The difference between being under .500 and on the outside looking in and above .500 with a playoff spot for the first time in 16 years — as well as being within striking distance for the first time in franchise history — is making the Philadelphia Phillies their whipping boys.
The fact that one of the best catchers in baseball wanted to leave Miami via trade because he wanted to win, only to go to a team with bloated expectations and being dominated by the very team he didn’t believe in, is delicious enough for Marlins fans.
Going 7-3 against a team lead by JT Realmuto, Bryce Harper and Didi Gregorious and taking back second place of the NL East has led to the Marlins feeling themselves a bit. The social media team asked the nation and its media if they were finally paying attention to the franchise formerly known as “bottom feeders.”
As great of a story it is, the Marlins should take their own advice and continue paying attention to the road ahead. What lies in front of them is eight straight home games against the Boston Red Sox and Washington Nationals, both teams are currently last in their respective divisions. After which, the Marlins finish the regular season on the road against Atlanta and a desperate and volatile New York Yankees team.
Should anything go wrong and the Marlins will return to being the laughing stocks of baseball. It can be easy to forget that this was teetering around .500 and barely clinging on to the bare minimum of playoff qualification before they were scheduled to play with their favorite punching bag again.
When the Marlins won, it was either with dominant starting pitching or resilient hitting. When they lost, it was in horrendous fashion. They gave up double-digit runs in both losses against the Phillies and their last game against the Braves was a 20-run loss. I say that to say, as good as the wins have been for the Marlins, it can all turn on a dime.
That being said, the Marlins have every right to puff out the chest and thumb their nose in the face of the national media. Don Mattingly started his first press conference of spring training this year saying he would like to meet any national media member that didn’t pick the Marlins to finish last in the division. He also said that whatever respect they where to gain had to be earned and it looks like they believe they have earned it.
“Nationally, before the season, nobody was really thinking about the Marlins at all,” Mattingly said. “but I think we felt pretty good about ourselves. I think we’re doing what we believe we could do.”
After two years of rebuilding in the cellar, the Marlins fortified their lineup with a slew of veteran free agent additions. After last season, any new set of names in the lineup would be considered an improvement. They got Jesus Aguilar and Jonathan Villar for basically an empanada. Aguilar, batting .295 with six home runs and 29 RBI, looks like he returned to All-Star form. Once Villar proved to be a glorified version of Jon Berti, he was traded to the Blue Jays for prospect Griffin Conine.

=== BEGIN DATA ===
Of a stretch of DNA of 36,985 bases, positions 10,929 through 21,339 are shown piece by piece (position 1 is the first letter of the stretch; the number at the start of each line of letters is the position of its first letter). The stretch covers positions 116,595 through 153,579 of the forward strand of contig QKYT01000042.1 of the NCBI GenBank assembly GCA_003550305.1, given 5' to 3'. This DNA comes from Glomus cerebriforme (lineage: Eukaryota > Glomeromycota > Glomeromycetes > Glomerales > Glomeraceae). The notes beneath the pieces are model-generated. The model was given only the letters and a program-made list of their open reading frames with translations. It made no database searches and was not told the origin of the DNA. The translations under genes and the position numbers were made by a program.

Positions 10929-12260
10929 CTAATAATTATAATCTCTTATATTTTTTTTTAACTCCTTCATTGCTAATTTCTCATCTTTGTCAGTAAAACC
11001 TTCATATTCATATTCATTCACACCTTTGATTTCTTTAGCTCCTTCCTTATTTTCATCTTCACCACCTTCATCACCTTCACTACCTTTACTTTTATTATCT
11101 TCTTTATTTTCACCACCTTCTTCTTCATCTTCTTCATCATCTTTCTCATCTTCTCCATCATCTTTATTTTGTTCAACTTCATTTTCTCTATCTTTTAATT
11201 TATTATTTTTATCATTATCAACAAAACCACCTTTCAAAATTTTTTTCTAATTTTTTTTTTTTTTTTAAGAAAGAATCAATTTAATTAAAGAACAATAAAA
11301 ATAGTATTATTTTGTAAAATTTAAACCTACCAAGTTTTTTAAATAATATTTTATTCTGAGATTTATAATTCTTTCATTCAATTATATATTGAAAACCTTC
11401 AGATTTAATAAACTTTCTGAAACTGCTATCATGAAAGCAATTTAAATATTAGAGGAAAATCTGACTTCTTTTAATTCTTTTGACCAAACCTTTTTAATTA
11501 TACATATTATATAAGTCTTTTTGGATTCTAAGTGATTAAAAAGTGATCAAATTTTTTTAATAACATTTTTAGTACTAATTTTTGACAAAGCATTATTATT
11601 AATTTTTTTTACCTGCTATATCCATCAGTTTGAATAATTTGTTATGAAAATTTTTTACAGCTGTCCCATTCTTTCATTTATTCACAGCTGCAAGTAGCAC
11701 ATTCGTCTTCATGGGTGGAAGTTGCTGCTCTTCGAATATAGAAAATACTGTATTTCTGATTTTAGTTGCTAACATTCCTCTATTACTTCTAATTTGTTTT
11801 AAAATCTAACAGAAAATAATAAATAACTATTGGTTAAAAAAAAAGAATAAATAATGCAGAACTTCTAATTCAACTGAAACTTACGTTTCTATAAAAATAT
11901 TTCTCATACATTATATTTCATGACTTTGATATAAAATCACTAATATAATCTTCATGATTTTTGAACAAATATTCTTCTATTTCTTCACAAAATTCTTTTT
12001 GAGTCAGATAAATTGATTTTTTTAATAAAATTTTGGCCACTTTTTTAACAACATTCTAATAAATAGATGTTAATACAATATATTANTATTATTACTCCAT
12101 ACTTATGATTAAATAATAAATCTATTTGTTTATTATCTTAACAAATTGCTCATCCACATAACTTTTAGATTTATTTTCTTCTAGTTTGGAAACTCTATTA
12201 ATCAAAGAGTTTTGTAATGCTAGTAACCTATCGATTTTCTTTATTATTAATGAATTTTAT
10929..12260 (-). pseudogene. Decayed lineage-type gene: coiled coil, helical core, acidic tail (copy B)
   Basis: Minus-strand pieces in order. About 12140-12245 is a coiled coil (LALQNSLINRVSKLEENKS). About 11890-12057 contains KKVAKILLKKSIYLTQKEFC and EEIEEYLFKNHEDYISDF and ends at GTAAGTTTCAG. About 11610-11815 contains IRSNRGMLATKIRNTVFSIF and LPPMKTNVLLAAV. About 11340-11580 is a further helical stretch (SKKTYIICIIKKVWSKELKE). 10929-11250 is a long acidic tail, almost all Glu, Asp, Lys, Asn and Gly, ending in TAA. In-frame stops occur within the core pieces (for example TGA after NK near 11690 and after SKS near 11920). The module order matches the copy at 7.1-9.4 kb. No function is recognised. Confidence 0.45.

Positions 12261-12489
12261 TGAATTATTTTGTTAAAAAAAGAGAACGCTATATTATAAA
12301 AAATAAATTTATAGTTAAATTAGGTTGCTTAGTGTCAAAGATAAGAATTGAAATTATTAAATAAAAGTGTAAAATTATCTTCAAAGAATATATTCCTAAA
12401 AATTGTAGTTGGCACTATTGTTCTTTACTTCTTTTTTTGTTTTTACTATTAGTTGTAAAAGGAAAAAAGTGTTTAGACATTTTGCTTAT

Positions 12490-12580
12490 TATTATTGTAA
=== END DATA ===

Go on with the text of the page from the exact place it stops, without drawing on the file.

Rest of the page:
The national media truly took notice when the Marlins traded for Starling Marte. He was already batting .300 at the time of the trade but after over a week of clutch hits (3HR and 11 RBI), it was clear that he was going to be the difference maker for the Marlins.
“Starling’s been huge for us because he brings that energy,” shortstop Miguel Rojas said. “He’s such a dynamic player that can do a lot of things in the baseball field. I’m really excited about him and hopefully we can have him here for a very long time.”
“He solidifies centerfield,” Mattingly said. “He’s gotten big hits for us. The hit today with two outs was huge. He’s been great for us and he’s solidified that one spot for us which allowed me to now do a lot of different things in the corners and knowing that spot in the order is kind of set.”
Rojas batting .370 and the veterans providing the pop masks the glaring fact that their young hitters are not ready yet. Isan Diaz, Jazz Chisholm, Jesus Sanchez and Monte Harrison have all gotten big league opportunities but none of them have stood out yet.
Lewis Brinson, in his third year, has seemed to have finally found a niche against left-handed pitching. In 36 at-bats, which is half of his at-bats for the season, he is batting .306 with a .915 OPS against southpaws.
The pitching on the other hand, made the rebuild a success. Sixto Sanchez is out there looking like Pedro Martinez, with a 1.69 ERA in five starts. Sandy Alcantara is as good as he was last year and Pablo Lopez finally reached his potential. These three starters alone makes a Marlins a team to fear in the postseason.
“I kind of hope people are giving us more credit because we do have a good team,” outfielder Matt Joyce said. “You kind of get labeled and branded something because of the past. It’s not the same team, not the same organization. You have a chance to win every night.”
There’s plenty of reason to be confident and optimistic, but no reason to be arrogant just yet.